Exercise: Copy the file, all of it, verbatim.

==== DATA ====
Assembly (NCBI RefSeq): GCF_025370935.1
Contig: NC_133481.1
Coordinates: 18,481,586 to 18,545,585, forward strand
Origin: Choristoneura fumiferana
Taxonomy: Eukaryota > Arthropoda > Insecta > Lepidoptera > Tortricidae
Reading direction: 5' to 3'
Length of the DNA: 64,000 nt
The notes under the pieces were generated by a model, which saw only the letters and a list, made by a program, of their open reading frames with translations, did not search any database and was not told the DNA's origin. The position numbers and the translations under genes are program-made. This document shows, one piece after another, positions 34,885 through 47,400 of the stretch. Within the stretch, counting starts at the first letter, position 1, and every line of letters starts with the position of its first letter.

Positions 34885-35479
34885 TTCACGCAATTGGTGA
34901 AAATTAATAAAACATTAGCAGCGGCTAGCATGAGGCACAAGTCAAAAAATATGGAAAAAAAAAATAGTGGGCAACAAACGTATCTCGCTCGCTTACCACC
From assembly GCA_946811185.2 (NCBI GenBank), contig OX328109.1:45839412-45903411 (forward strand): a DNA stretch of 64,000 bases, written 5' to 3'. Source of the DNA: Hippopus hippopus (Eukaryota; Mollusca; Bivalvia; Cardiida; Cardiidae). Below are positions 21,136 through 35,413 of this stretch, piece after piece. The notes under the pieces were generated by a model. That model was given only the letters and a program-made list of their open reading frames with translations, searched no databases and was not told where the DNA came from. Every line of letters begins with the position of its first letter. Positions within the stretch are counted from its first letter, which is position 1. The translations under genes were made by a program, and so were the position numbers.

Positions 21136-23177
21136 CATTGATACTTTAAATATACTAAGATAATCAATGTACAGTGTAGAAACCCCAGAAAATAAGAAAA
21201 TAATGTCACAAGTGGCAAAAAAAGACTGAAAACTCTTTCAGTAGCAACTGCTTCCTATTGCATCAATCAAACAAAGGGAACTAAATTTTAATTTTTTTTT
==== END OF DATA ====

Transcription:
Assembly (NCBI RefSeq): GCF_025370935.1
Contig: NC_133481.1
Coordinates: 18,481,586 to 18,545,585, forward strand
Origin: Choristoneura fumiferana
Taxonomy: Eukaryota > Arthropoda > Insecta > Lepidoptera > Tortricidae
Reading direction: 5' to 3'
Length of the DNA: 64,000 nt
The notes under the pieces were generated by a model, which saw only the letters and a list, made by a program, of their open reading frames with translations, did not search any database and was not told the DNA's origin. The position numbers and the translations under genes are program-made. This document shows, one piece after another, positions 34,885 through 47,400 of the stretch. Within the stretch, counting starts at the first letter, position 1, and every line of letters starts with the position of its first letter.

Positions 34885-35479
34885 TTCACGCAATTGGTGA
34901 AAATTAATAAAACATTAGCAGCGGCTAGCATGAGGCACAAGTCAAAAAATATGGAAAAAAAAAATAGTGGGCAACAAACGTATCTCGCTCGCTTACCACC
From assembly GCA_946811185.2 (NCBI GenBank), contig OX328109.1:45839412-45903411 (forward strand): a DNA stretch of 64,000 bases, written 5' to 3'. Source of the DNA: Hippopus hippopus (Eukaryota; Mollusca; Bivalvia; Cardiida; Cardiidae). Below are positions 21,136 through 35,413 of this stretch, piece after piece. The notes under the pieces were generated by a model. That model was given only the letters and a program-made list of their open reading frames with translations, searched no databases and was not told where the DNA came from. Every line of letters begins with the position of its first letter. Positions within the stretch are counted from its first letter, which is position 1. The translations under genes were made by a program, and so were the position numbers.

Positions 21136-23177
21136 CATTGATACTTTAAATATACTAAGATAATCAATGTACAGTGTAGAAACCCCAGAAAATAAGAAAA
21201 TAATGTCACAAGTGGCAAAAAAAGACTGAAAACTCTTTCAGTAGCAACTGCTTCCTATTGCATCAATCAAACAAAGGGAACTAAATTTTAATTTTTTTTT